Roasted chestnuts Lisbon, November 11 St. Martin’s Day traditions & liqueur Jeropiga

The unmistakable smell of roasted chestnuts (castanhas assadas) is announcing autumn’ s arrival in Portugal. Quentes e boas’! ‘(Get’ em hot!). This cry goes out on the Lisbon streets.

chestnuts in Lisbon December 08 quente e boas

‘Hot and good, a dozen for € 2“.

Much to the chagrin of many, the traditional paper cone made out of the Yellow Papers has been replaced by soulless paper packages, which takes something away from the ritual of chestnuts.

Chestnuts in Lisbon white paper bag instead of yellow papers

Baixa area, the commercial heart of Lisbon

St. Martin’s Day is celebrated on November 11

It is called Magusto. This day is the peak of three days, often with very good weather, known as Verão de São Martinho (Saint Martin’s summer).

St. Martin’s Day dinner at home with friends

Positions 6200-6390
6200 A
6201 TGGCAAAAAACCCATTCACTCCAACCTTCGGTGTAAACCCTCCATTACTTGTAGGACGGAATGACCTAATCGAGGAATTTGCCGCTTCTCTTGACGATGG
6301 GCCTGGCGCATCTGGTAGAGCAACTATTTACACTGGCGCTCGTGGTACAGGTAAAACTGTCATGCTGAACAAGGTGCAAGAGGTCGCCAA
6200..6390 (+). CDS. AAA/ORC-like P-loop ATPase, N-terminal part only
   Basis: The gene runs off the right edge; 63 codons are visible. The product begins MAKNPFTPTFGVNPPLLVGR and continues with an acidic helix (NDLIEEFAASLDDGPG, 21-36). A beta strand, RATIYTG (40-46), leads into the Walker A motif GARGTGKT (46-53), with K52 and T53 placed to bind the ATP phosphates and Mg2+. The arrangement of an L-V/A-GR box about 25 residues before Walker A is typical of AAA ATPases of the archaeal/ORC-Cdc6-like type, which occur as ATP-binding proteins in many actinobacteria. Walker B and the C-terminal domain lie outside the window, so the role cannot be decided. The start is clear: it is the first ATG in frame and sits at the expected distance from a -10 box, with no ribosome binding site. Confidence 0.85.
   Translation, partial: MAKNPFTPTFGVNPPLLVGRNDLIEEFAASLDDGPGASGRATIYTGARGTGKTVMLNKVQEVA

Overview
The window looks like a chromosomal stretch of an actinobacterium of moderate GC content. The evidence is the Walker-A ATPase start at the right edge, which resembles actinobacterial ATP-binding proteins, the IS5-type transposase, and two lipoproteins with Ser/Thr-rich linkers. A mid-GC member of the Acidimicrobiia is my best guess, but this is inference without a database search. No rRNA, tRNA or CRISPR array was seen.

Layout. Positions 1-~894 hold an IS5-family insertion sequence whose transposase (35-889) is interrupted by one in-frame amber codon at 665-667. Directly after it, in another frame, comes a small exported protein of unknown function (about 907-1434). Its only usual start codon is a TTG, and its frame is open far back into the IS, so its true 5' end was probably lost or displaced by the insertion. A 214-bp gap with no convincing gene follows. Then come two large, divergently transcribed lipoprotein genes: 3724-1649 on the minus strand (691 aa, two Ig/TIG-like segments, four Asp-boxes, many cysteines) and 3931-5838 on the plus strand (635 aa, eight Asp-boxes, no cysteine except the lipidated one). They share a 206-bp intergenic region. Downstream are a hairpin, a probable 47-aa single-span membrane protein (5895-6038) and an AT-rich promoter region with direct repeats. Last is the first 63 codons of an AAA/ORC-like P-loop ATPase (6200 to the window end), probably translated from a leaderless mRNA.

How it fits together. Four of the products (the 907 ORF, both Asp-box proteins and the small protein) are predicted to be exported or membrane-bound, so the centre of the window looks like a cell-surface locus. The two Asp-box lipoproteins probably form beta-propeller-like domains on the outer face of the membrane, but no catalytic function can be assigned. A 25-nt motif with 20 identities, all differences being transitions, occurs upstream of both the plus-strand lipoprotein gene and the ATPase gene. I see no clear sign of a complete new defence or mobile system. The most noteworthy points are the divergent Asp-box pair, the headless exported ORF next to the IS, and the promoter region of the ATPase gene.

The Portuguese celebrate St. Martin’s Day with jeropiga (a traditional delicious sweet liqueur wine) and roasted chestnuts (castanhas assadas).

How to make jeropiga

Tram Lisbon Feliz Natal and roasted chestnuts

Rossio, Lisbon in December

Traditions

On St. Martin’s Day traditions dictate that family and friends gather around a glowing hearth or bonfire.

Roasted chestnuts

Chestnuts are roasted, traditional alcoholic drinks are served, like água-pé (a watered kind of wine), jeropiga, vinho novo (young wine), or the slow smooth burn of aguardente (‘firewater’, alcoholic drinks between 29 and 60 percent).

Chestnuts and Jeropiga

Chestnuts and jeropiga

Because this pagan festival is a celebration of life, there is food and drink and plenty of fun: in some regions people smother themselves with ashes, black themselves up and sing around the fire.

Largo do Chiado chestnuts

Largo do Chiado, Lisbon

More….

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